Both sides responded to the Secretary General's suggestion with proposals. There are constructive elements in the ideas presented by both parties, and we hope that they will continue to examine new and/or expanded options in a spirit of constructive compromise.
I note that military deconfrontation is the subject of one of the papers presented by the Turkish Cypriot community and that both sides have indicated agreement in principle with the concept.
The Secretary General expressed concern that the ``troops of both sides continue to be in dangerous proximity to each other'' in Nicosia. Such proximity was the immediate cause of the death of a Turkish Cypriot soldier on December 12, 1988, and a Greek Cypriot National Guardsman on July 31, 1988, both killed by gunfire from the opposite side of the buffer zone. The United Nations is now working with the two parties to achieve some adjustments of military positions in Nicosia to ease this situation. We strongly support this effort as we have supported past efforts to reduce tensions and prevent further serious incidents.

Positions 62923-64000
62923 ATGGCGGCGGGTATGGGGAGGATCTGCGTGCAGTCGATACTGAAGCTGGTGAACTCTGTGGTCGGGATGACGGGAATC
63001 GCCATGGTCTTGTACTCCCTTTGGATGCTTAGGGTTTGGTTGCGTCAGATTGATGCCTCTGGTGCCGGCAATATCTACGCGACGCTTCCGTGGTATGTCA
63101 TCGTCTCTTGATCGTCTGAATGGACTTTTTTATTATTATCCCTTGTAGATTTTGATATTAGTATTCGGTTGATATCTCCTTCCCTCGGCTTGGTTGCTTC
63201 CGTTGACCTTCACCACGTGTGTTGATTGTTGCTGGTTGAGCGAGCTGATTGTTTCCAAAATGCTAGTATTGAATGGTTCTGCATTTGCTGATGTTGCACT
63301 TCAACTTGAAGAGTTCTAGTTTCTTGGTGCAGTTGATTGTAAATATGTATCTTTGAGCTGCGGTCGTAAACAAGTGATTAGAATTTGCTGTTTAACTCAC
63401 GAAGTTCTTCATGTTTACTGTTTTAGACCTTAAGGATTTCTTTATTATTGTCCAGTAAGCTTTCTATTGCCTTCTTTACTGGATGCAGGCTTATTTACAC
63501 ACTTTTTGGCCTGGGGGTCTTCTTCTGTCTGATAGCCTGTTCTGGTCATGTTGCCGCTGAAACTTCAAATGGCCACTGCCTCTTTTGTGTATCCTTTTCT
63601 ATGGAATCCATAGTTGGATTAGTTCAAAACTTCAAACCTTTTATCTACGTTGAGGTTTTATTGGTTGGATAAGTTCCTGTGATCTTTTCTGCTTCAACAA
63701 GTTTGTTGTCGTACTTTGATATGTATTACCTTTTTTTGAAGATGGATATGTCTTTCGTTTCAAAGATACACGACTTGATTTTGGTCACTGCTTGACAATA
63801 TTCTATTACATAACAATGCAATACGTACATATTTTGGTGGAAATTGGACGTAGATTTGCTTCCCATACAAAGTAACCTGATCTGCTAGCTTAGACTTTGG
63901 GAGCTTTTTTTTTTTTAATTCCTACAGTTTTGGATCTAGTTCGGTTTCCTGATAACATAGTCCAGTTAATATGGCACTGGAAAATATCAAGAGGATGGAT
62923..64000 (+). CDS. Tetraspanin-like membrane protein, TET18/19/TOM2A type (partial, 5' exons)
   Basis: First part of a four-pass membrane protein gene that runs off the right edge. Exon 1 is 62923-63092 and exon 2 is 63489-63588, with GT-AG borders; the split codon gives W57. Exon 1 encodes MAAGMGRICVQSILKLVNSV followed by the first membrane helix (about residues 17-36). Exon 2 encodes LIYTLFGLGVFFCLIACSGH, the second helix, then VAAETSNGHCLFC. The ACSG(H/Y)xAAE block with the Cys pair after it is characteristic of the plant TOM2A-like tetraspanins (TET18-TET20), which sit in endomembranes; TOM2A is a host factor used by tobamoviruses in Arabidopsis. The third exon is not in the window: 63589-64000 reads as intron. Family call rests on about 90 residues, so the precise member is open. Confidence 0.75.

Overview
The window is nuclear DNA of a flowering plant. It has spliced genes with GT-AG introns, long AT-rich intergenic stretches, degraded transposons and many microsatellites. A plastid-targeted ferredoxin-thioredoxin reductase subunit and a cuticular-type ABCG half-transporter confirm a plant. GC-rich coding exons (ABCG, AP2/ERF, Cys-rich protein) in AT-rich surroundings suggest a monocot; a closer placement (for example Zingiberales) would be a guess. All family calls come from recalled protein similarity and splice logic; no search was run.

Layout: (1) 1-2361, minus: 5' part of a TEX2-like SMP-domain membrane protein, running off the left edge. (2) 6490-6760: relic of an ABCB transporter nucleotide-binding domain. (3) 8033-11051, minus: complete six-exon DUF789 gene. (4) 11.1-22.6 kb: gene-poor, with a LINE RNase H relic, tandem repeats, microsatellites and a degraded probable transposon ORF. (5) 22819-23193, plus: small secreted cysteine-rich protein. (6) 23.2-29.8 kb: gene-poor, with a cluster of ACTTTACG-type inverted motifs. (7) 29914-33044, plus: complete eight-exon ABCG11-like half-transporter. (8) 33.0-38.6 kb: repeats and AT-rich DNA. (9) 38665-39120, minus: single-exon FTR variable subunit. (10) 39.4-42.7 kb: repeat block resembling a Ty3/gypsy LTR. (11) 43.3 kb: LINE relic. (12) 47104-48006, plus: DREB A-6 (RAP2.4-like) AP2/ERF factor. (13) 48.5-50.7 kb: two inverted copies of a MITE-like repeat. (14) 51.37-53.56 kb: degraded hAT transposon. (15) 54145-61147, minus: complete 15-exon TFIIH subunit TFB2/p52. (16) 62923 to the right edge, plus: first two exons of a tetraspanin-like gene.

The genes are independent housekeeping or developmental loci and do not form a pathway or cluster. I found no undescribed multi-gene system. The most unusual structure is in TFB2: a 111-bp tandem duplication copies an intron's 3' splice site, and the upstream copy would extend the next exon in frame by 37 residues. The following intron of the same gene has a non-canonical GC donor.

The Secretary General's previous report also commented on the dangers of demonstrations close to the buffer zone. In his most recent report, he states that, in response to the expression of U.N. concerns about these events, the Government of Cyprus has given assurances that ``it will in future do whatever is necessary to ensure respect for the status quo in the buffer zone.''
As we enter 1989, peoples worldwide are reaching out for the wisdom to forge new understanding with old foes. Experience has given the people of Cyprus an intimate appreciation of the cost of bitterness and enmity. They are now engaged in a difficult negotiation that is the only route to reconciliation and peace. They merit America's continued support and have our most sincere wishes of success in their endeavor.
Note: Identical letters were sent to Jim Wright, Speaker of the House of Representatives, and Claiborne Pell, chairman of the Senate Foreign Relations Committee.